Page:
Posted by Roger V. on June 11, 1998 at 23:39:06:
In response to This time a question on sources of water..., written by Peg on June 11, 1998 at 13:37:02
] I am assuming that people with enough property had private wells, but what did the people in London do for water? Neighborhood wells like in 'Angela's Ashes'? Would someone have delivered the water to wealthier customers? Would they keep it in a keg? Any help is appreciated. Peg
As has already been pointed out by Caroline B, most of the rivers and streams in and around London had essentially become open sewers by the 1850's. This was made even worse by the fact that the Thames is a "tidal" river, which means it rises and falls with the ocean's tide, and this impeded the flow of sewage downstream.
Shortly after the infamous incident where Parliament had to adjourn because the river smelled so badly, a monumental engineering project was undertaken to extend and re-route London's sewers. The basic plan was to build huge sewer pipes running parallel to the Thames. These intercepted existing sewers which had previously dumped straight into the river, and re-routed the sewage to a location well downstream from the city. There, it was held in large "ponds," which were pumped out when the tide was on its way out.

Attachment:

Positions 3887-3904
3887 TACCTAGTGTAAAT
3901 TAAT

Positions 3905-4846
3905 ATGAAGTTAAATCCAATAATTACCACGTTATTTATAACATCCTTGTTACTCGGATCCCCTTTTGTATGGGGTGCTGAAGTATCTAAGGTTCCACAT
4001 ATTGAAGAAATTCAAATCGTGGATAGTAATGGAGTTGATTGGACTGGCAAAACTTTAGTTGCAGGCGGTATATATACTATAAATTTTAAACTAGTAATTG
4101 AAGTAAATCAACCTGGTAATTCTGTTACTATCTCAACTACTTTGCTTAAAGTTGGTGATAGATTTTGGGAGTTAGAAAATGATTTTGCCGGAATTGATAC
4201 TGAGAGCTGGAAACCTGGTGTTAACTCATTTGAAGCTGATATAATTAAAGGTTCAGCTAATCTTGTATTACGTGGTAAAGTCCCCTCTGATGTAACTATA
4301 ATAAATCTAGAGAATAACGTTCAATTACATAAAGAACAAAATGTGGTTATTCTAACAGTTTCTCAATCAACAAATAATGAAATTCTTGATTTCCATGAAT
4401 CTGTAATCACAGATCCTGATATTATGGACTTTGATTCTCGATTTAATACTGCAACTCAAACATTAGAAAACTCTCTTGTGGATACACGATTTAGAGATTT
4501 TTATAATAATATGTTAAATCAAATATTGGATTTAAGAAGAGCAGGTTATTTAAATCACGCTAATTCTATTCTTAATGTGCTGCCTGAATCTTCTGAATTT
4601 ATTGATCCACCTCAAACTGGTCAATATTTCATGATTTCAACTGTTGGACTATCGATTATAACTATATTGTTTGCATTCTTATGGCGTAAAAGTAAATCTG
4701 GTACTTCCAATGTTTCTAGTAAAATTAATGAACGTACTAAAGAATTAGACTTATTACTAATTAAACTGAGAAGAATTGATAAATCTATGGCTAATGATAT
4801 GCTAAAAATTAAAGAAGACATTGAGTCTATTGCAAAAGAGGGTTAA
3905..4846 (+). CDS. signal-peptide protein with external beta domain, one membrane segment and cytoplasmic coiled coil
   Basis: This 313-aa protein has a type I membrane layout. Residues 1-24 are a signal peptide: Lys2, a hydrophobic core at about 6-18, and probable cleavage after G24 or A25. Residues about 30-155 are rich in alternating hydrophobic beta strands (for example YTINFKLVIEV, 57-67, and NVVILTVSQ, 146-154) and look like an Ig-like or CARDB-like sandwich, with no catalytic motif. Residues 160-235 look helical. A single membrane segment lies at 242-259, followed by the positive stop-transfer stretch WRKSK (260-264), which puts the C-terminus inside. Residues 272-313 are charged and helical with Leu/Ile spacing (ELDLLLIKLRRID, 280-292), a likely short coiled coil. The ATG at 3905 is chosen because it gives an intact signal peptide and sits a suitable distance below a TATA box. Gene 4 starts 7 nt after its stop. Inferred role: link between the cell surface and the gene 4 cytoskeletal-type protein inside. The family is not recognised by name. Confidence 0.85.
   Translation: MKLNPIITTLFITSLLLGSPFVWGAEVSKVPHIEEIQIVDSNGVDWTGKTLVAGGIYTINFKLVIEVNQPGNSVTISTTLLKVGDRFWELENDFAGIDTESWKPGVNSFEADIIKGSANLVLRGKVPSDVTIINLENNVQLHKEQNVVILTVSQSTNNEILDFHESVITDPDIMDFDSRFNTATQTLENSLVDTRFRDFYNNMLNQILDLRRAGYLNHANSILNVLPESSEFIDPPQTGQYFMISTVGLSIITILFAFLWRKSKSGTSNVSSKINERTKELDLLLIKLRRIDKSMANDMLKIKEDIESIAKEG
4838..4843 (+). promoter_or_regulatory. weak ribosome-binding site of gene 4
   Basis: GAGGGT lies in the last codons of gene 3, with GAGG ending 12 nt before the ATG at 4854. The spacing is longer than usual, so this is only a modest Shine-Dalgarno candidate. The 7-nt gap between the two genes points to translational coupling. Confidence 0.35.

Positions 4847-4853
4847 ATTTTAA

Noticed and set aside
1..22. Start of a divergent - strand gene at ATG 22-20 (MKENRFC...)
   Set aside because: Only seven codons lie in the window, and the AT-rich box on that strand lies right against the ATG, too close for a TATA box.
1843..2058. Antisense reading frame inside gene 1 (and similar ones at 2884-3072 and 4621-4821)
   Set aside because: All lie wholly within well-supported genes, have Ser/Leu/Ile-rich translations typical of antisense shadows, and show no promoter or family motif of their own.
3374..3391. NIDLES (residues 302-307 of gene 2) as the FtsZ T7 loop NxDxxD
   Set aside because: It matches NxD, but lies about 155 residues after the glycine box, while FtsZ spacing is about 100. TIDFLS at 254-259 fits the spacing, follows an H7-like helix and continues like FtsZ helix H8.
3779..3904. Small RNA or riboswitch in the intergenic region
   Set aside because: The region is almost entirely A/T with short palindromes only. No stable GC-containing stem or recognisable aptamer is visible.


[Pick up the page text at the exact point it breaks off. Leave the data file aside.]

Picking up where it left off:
I can't remember the exact statistics, but once this project was complete, the rates of contagious disease in London dropped dramatically!
Numerous characters in Austen's works dislike London, and they had good reasons feel this way. London was a far more dangerous place than the country in many ways, the danger of infectious disease being only one factor... add to it crime, dangerous traffic, and the risk of fire among the closely-crowded buildings!
In a modern perspective, Marianne Dashwood's illness which came so close to killing her on her way home from London was far more likely to have been contracted before she left town. We now know that "chills" don't in themselves cause diseases, though they can make them worse, or possibly hasten their onset.
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